The National Association of Home Builders recently released the results of its Remodeling Market Index survey for the third quarter of 2018, which clearly illustrated that labor shortages continue to be a significant and widespread impediment to the industry.
Nearly 85% of remodelers surveyed by the NAHB reported shortages of workers available to perform finished or rough carpentry, and 48% said they would classify the shortage of finished carpenters as serious. Although these percentages actually represent a slight decline from the previous year, they remain elevated overall, indicating that the problem is still far from solved.
According to Eye On Housing, the RMI survey collected information on 16 specific occupations that were either specifically recommended by Home Builders Institute or that NAHB determined to be particularly significant based on Bureau of Labor Statistics data. In Q3 2018, more than half of surveyed remodelers reported shortages of labor in 12 of those 16 occupations. As was also the case in 2017, shortages were most widespread in the aforementioned finished and rough carpentry categories, though significant shortages were also reported for a variety of other occupations.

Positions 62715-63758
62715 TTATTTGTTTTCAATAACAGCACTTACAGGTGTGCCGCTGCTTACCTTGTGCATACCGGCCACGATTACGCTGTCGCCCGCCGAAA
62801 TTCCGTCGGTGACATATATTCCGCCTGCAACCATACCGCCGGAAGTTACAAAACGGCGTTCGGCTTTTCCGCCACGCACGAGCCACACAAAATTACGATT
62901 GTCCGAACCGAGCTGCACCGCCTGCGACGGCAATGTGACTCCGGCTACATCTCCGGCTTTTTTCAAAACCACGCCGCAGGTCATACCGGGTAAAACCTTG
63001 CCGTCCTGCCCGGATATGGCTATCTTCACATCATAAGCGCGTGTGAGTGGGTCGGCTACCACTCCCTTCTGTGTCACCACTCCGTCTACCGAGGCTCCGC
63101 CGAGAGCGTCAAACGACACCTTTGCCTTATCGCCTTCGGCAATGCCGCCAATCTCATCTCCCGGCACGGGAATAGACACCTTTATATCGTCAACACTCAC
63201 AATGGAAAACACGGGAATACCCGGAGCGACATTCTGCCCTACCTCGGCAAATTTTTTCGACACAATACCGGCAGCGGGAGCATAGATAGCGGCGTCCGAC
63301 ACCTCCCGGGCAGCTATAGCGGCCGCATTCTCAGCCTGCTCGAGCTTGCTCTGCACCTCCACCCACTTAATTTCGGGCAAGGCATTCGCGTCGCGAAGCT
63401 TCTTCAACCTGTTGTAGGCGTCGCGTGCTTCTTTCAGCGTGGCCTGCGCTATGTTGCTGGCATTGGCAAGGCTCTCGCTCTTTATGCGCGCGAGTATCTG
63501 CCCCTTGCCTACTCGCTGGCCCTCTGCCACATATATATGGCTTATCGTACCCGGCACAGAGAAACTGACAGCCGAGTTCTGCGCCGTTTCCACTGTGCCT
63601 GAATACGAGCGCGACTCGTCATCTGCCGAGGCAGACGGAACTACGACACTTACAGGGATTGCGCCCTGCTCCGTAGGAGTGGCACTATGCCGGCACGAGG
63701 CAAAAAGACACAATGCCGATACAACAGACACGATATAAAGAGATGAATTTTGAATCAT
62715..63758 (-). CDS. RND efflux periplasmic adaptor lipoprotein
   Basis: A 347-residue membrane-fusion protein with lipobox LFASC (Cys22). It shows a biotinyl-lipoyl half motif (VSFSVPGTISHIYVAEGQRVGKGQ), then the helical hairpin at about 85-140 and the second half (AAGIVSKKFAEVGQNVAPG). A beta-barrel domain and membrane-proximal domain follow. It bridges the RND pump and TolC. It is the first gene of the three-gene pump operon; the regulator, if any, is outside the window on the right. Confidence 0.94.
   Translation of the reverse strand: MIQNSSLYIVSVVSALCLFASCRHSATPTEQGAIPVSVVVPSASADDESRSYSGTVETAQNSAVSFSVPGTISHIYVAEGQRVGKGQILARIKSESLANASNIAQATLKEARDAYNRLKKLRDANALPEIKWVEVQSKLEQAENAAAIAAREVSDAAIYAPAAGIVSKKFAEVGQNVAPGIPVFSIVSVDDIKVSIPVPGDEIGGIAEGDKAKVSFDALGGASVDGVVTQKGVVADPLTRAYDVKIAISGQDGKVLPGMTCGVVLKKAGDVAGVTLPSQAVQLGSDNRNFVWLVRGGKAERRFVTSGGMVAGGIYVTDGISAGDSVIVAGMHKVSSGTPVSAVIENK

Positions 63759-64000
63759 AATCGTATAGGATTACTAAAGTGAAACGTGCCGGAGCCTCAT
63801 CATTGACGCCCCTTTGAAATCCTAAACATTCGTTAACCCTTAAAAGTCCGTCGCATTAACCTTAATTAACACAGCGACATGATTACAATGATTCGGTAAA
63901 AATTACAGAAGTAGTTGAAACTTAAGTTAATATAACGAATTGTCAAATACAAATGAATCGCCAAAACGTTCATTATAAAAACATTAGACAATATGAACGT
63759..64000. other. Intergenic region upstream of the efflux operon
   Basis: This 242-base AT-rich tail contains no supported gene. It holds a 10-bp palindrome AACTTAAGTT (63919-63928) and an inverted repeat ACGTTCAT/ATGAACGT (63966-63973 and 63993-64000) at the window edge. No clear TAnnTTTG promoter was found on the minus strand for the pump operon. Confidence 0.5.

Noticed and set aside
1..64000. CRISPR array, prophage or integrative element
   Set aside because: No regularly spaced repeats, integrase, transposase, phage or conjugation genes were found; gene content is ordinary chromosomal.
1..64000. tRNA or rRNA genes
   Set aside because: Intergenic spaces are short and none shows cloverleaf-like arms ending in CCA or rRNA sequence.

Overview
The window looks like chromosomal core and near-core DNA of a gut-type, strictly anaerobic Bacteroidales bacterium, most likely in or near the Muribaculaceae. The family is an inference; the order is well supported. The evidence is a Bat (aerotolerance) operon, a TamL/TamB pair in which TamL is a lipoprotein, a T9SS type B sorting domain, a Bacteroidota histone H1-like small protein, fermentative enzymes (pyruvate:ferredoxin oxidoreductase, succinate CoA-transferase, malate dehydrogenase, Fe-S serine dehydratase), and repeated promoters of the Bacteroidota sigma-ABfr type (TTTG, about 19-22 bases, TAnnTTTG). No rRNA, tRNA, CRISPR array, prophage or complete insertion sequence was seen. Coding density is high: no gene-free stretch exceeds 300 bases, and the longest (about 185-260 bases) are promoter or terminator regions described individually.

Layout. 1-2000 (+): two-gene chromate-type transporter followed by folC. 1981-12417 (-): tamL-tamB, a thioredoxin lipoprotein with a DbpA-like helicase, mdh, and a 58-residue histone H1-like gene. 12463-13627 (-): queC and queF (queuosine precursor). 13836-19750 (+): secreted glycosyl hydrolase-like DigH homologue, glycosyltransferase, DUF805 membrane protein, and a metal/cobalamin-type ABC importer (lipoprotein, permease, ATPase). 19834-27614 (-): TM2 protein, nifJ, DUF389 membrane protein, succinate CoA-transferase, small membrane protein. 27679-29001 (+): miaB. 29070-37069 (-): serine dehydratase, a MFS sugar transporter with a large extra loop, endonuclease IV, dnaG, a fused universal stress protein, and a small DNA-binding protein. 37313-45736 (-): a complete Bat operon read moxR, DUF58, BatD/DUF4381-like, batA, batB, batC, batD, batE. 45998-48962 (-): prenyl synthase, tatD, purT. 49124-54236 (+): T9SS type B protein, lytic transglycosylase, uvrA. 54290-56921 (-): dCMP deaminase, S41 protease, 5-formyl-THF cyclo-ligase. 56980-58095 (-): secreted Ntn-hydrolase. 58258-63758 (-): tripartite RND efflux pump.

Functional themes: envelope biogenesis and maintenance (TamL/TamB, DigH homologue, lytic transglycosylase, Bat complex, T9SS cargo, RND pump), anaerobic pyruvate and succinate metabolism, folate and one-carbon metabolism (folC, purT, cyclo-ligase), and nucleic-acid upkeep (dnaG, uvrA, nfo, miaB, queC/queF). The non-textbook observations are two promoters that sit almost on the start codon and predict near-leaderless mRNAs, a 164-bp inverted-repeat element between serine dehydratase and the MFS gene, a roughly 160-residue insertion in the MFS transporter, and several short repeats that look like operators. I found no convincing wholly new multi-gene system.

Over 80% of remodelers reported shortages of framing crews, which 38% classified as serious. Additionally, 71% of remodelers reported shortages of bricklayers and masons, 70% reported shortages of concrete workers and 65% reported shortages of drywall installers.
According to the RMI survey, the three most common effects of the shortages are increased pressure to pay higher wages, forcing remodelers to charge customers higher prices and making it more challenging to complete projects on time.
NAHB has asked remodelers about labor shortages since 2013, and for each of the trades tracked consistently over the last five years, the shortages peaked in 2017 and then declined slightly in 2018. Though a step in the right direction, some of these declines were quite modest, ranging from 8 percentage points for roofers to just a single percentage point for electricians.
And although the situation saw a slight improvement last year, labor shortages in the remodeling industry remain much more widespread than in earlier years, and markedly higher in 2018 than in 2016 for nearly each of the trades covered. The increases ranged from just 4 percentage points higher for finished carpenters to a spike of 18 percentage points for bricklayers and masons.